In this article Let’s take a look at:
- What is diabetes?
- Diabetes causes and risk factors.
- Diabetes complications.
- How to control Diabetes.
- Diet for Diabetes.
Did you know that in previous years, there were nearly 50 million new cases of diabetes worldwide? That’s a lot of people struggling with the same disease, even if it feels like it affects only your grandparents.
And yet, still relatively unknown to most people. Let’s take a look at the basics of diabetes, its complications, and how to control it.
1. What is diabetes?
Diabetes is a disease in which the body fails to produce enough insulin, has too little insulin, and/or has insulin resistance. This can be caused by a combination of genes and lifestyle, including diet and exercise. Insulin is a hormone that controls blood sugar levels. When glucose builds up in the blood instead of being used by the cells of the body, insulin is released to break it down. The recommended daily allowance (RDA) is 55-70 grams per day for fasting and 56-84 grams per day for those who are not fasting. In type 1 diabetes, the insulin-producing cells of the pancreas are destroyed by the body’s immune system. In type 2 diabetes, the insulin-producing cells can still function normally, but the body does not respond properly to insulin, or there is a problem with how the pancreas reacts to insulin.
2. Diabetes causes and risk factors:
- Obesity: Obesity, excess fat, is a common risk factor for type 2 diabetes. Excess fat causes the body to produce more hormones that stimulate your hunger and increase your weight.
- Genetics: You can inherit a predisposition to type 2 diabetes from your parents or family.
- Age: The risk of developing type 2 diabetes increases as you age.
- Race/Ethnicity: People of certain racial and ethnic groups are more likely to develop type 2 diabetes.
- Environmental Factors: Certain factors in your environment, such as diet and lack of exercise, can increase your risk of developing type 2 diabetes.
3. Diabetes complications:
- Diabetic ketoacidosis: This is a serious complication of type 1 diabetes in which the patient produces abnormal, high levels of ketones in the blood. It can lead to coma and death.
- Neuropathy: This is a condition that damages the nerves in the feet, legs, hands, arms, or face. It usually results from long-term high blood sugar levels.
- Eye problems: Diabetic retinopathy, in which blood vessels in the eye become damaged and leak pigment, and diabetic macular edema are both complications of high blood sugar levels.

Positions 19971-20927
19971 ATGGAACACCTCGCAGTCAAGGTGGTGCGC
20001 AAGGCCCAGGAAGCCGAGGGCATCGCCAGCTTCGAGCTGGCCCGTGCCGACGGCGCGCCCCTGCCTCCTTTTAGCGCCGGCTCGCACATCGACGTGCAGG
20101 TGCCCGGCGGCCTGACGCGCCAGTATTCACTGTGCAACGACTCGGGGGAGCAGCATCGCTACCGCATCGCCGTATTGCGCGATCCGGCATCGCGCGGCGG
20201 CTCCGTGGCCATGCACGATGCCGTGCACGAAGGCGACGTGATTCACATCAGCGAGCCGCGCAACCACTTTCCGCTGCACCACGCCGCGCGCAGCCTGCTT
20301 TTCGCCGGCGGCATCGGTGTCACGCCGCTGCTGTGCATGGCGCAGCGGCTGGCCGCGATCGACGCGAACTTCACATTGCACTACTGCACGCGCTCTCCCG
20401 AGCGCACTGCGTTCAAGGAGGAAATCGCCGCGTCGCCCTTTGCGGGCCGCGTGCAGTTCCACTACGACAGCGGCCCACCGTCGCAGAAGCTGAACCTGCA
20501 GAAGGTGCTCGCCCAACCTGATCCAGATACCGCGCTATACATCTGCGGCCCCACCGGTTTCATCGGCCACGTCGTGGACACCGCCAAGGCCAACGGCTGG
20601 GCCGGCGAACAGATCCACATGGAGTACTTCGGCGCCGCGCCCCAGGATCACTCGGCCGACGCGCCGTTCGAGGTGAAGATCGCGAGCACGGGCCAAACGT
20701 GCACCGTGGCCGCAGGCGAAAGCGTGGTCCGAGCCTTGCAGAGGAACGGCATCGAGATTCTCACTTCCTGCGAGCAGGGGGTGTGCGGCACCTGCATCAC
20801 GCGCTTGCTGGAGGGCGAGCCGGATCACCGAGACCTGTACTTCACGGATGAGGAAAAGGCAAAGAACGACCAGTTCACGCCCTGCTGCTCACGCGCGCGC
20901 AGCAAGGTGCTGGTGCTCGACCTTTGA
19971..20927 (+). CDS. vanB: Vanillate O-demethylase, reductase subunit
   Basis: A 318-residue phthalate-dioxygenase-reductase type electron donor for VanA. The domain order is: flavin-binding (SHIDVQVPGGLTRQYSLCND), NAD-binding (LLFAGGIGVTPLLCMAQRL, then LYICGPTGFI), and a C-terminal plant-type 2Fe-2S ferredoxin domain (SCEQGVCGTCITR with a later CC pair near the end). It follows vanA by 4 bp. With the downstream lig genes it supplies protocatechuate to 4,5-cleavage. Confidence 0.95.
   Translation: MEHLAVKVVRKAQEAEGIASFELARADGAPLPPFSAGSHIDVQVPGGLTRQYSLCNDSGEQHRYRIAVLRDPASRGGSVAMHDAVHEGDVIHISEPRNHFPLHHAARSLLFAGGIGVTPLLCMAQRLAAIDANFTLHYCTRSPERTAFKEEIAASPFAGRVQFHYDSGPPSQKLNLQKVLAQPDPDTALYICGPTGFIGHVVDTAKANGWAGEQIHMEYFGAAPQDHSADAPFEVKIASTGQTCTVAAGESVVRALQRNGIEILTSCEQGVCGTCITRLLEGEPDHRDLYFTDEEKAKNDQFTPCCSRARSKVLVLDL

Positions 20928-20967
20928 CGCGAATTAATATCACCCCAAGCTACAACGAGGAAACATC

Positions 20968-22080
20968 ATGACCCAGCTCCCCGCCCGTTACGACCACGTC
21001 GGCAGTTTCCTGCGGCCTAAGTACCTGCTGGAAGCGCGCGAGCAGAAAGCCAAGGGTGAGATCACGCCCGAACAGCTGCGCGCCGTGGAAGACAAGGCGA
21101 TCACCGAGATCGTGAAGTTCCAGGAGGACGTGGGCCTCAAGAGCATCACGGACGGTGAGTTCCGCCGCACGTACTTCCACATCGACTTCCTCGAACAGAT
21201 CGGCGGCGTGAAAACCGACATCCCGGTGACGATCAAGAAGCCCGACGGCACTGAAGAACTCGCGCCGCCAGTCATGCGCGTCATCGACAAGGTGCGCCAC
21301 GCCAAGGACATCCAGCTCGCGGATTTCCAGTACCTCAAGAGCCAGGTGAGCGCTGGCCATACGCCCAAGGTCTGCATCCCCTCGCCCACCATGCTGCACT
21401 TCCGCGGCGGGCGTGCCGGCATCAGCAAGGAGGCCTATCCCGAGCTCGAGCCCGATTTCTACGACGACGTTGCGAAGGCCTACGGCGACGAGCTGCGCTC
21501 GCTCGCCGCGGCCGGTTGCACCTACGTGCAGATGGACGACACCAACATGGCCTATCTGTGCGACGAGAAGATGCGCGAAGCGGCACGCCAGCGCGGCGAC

- Kidney damage – High blood sugar levels increase the production of urine. This increases the risk of damage to the kidneys.
4. How to control diabetes?
Start taking preventive steps now to control diabetes as soon as you are diagnosed with it. Before you know it, you’ll be able to say “I don’t have diabetes anymore.”
- Examine your blood sugar: Examine your blood sugar level regularly. This is the most important step in controlling your diabetes.
- Lower your blood pressure: High blood pressure is associated with heart disease and stroke.
- Maintain your cholesterol: High cholesterol can cause heart disease.
- Lose weight: Excess body fat increases the risk of diabetes, heart disease, and stroke.
- Lower your triglycerides: Raised triglyceride levels are a risk factor for heart disease.
- Take medication as prescribed – Medication plays an important role in controlling blood sugar levels. You should consult a physician before changing your medication or stopping it.
5. Diet for diabetes:
A healthy diet is the keystone of diabetes management. It can prevent complications and help you get better control of your blood sugar levels. It may sound weird, but calories matter most. You need to consume fewer calories than you burn. You should not consume more than your body requires for normal metabolism.
However, it’s not as easy as just cutting down on your food intake. The calories that you do consume need to be the right ones.
Here are some diabetes-friendly food ideas: –
- Protein: Protein is important to control blood sugar levels and prevent muscle breakdown. Select lean proteins like poultry, fish, and eggs from sources that are low in saturated fat.
- Carbohydrates: Complex carbohydrates are better for blood sugar control than simple or refined carbohydrates. Whole grains, fruits, and vegetables are the best sources of carbohydrates.
- Fat: Healthy fats are essential for your diet. They can be found in lean sources such as fish, nuts, plant oils, and vegetable oils.
- Water: Drink lots of water at least six glasses per day. Water can help you stay hydrated. It keeps your body functioning properly, and prevents acidity in the stomach.
The most important thing to remember when it comes to diabetes is to keep your blood sugar levels as close to normal as possible. You can do this by eating a healthy diet and exercising regularly.